When you’re a girl, liking "boy stuff" isn’t easy. That’s what a seven-year-old from Sarnia, Ont., found out when she talked about her favourite creepy crawlies — bugs — at school.
“I don’t remember ever not liking bugs and insects,” says Sophia, now 10. “When I was really little, it was all I talked about. All I wanted to do was find bugs, watch them and learn about them."
Sophia’s mother, Nicole, didn’t know what to do when her daughter told her she was being bullied for liking insects. So she wrote to an entomological society looking for a penpal for Sophia.
“I knew something had to be done so that she didn’t lose her interest in something she had loved for so long,” says Nicole.
Instead of just a penpal from the Entomological Society of Canada, letters, photos and videos came flooding in, with a #BugsR4Girls social media campaign garnering thousands of responses.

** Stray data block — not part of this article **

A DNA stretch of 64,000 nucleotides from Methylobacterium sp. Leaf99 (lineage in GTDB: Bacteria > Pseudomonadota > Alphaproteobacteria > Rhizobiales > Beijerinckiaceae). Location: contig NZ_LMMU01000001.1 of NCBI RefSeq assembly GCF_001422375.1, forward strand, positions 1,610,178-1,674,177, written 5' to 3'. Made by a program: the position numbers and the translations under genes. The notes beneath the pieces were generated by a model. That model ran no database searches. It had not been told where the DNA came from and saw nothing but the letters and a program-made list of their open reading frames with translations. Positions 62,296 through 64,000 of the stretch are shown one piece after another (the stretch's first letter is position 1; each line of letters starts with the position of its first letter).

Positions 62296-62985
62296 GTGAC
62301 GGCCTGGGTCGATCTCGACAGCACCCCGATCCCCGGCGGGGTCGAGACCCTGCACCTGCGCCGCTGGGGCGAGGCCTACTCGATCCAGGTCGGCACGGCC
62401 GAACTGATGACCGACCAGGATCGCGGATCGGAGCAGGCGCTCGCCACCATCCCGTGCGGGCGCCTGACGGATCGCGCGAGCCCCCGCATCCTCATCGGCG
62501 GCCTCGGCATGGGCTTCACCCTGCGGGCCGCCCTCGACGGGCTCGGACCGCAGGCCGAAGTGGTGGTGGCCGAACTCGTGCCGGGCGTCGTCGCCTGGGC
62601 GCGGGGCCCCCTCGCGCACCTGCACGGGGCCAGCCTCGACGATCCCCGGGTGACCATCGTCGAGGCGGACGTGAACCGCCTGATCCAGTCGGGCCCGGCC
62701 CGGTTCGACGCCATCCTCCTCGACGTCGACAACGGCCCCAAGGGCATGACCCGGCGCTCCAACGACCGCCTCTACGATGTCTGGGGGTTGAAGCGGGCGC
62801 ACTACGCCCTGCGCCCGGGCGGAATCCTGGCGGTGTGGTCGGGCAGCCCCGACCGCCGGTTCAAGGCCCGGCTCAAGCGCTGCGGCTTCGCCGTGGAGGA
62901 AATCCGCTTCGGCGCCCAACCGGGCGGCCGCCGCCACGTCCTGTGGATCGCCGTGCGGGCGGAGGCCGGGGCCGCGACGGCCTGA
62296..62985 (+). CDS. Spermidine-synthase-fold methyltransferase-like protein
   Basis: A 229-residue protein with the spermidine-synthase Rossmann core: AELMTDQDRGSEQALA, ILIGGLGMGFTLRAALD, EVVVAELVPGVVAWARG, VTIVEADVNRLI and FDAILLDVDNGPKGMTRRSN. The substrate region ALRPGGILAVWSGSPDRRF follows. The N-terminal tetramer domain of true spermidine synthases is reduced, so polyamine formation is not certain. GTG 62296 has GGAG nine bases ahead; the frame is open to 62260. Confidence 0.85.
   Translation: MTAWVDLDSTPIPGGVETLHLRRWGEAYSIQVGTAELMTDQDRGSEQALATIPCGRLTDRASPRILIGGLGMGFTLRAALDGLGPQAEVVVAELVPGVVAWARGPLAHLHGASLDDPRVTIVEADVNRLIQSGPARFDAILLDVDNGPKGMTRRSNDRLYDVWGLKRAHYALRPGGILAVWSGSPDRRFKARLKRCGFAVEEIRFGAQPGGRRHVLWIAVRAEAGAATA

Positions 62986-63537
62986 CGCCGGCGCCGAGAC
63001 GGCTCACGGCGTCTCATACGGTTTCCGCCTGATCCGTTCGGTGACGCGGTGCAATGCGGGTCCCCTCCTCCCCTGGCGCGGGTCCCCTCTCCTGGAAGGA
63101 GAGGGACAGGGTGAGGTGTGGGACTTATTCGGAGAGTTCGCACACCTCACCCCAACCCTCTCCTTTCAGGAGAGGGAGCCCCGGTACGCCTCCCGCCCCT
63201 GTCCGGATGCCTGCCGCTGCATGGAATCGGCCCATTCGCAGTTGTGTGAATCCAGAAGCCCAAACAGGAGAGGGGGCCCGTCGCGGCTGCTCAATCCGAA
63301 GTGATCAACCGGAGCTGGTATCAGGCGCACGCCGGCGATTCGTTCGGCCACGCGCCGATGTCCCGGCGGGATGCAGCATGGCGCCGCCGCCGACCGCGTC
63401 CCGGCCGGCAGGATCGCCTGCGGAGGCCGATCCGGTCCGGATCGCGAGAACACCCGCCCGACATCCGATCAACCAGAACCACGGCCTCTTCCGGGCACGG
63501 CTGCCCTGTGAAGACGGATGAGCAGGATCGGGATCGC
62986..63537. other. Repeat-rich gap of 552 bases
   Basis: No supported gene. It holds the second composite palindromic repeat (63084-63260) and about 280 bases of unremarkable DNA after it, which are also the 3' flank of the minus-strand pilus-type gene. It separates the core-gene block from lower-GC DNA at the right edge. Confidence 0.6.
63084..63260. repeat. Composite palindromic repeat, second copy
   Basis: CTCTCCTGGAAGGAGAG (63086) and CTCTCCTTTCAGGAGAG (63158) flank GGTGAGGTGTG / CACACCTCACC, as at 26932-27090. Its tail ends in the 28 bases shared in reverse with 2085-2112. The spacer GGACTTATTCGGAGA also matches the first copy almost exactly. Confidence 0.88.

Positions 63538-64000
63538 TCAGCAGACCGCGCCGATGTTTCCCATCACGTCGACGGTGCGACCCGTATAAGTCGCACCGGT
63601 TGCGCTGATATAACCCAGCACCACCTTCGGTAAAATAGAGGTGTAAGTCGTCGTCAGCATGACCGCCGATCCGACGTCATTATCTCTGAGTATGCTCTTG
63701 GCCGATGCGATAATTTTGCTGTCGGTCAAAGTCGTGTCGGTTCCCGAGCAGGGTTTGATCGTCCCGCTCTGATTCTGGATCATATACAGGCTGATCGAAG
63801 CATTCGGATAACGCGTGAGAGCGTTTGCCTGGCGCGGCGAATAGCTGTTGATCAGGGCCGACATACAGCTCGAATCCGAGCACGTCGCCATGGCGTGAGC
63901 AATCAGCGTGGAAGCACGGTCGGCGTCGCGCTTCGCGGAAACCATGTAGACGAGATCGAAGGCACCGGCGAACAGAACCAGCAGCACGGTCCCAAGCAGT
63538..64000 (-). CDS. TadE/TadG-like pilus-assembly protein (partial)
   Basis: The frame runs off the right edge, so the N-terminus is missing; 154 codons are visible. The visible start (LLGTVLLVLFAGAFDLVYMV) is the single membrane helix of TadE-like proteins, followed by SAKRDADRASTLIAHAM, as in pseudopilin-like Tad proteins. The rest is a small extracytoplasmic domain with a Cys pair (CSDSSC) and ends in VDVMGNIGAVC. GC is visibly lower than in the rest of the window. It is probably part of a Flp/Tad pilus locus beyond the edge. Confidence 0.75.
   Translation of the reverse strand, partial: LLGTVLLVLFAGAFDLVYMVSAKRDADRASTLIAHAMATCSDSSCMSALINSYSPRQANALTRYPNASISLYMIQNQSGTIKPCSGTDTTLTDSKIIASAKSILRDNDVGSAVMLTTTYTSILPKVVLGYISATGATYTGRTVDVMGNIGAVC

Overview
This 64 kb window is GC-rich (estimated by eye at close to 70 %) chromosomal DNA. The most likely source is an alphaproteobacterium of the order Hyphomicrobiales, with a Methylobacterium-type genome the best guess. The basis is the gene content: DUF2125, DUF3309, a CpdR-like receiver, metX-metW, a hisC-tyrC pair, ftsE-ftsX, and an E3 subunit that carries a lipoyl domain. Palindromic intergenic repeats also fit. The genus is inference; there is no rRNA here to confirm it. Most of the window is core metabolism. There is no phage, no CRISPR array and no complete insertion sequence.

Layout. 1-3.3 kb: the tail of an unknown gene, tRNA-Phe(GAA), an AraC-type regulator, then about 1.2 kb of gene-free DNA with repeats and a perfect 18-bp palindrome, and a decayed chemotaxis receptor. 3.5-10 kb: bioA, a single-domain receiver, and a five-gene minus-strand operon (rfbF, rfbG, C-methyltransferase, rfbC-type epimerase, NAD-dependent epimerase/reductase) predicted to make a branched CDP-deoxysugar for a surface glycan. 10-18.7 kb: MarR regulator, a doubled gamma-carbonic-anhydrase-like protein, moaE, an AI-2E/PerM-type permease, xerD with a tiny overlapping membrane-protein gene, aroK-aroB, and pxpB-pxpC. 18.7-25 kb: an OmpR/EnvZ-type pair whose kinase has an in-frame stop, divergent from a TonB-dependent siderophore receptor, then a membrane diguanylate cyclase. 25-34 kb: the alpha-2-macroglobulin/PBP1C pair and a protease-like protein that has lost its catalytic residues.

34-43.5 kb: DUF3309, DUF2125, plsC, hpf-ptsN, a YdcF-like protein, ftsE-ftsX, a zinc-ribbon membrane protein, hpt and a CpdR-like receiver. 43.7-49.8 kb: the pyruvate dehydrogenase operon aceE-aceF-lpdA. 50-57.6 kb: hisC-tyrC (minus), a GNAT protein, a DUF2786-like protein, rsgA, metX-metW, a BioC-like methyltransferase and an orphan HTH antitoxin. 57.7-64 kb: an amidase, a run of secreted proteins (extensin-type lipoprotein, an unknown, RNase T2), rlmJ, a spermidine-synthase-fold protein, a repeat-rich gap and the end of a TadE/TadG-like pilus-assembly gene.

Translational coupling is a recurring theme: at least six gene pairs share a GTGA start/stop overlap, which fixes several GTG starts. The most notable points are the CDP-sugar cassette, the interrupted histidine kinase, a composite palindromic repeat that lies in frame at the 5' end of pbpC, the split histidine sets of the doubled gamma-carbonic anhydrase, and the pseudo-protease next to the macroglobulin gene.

And then Margaret McNamara — author of The Dinosaur Expert and the Mr. Tiffin’s Classroom series — approached the Spencers about helping Sophia write her very own book.
The Bug Girl, a children’s picture book, celebrates women in science, bugs and staying true to yourself, was born.
“I didn’t ever think my story could be made into a book others would enjoy reading,” says Sophie. “I thought it was a really cool idea.”
The support from complete strangers amazed the family, and Nicole says she’s grateful for how the entomological community turned things around for Sophia.
“I saw her go from a sad, hurt little girl to a bright and enthusiastic girl,” says Nicole. “She is confident that her passion for bugs and insects is as normal as a kid loving hockey.”
Sophia says she thinks more needs to be done to bring bugs into schools, so that more kids — and girls — like them.
“There are so many things bugs do to help our environment and it’s sad no one takes the time to see them for that,” says Sophia. “I have a lot of my friends interested in bugs now just by telling them and showing them different insects.”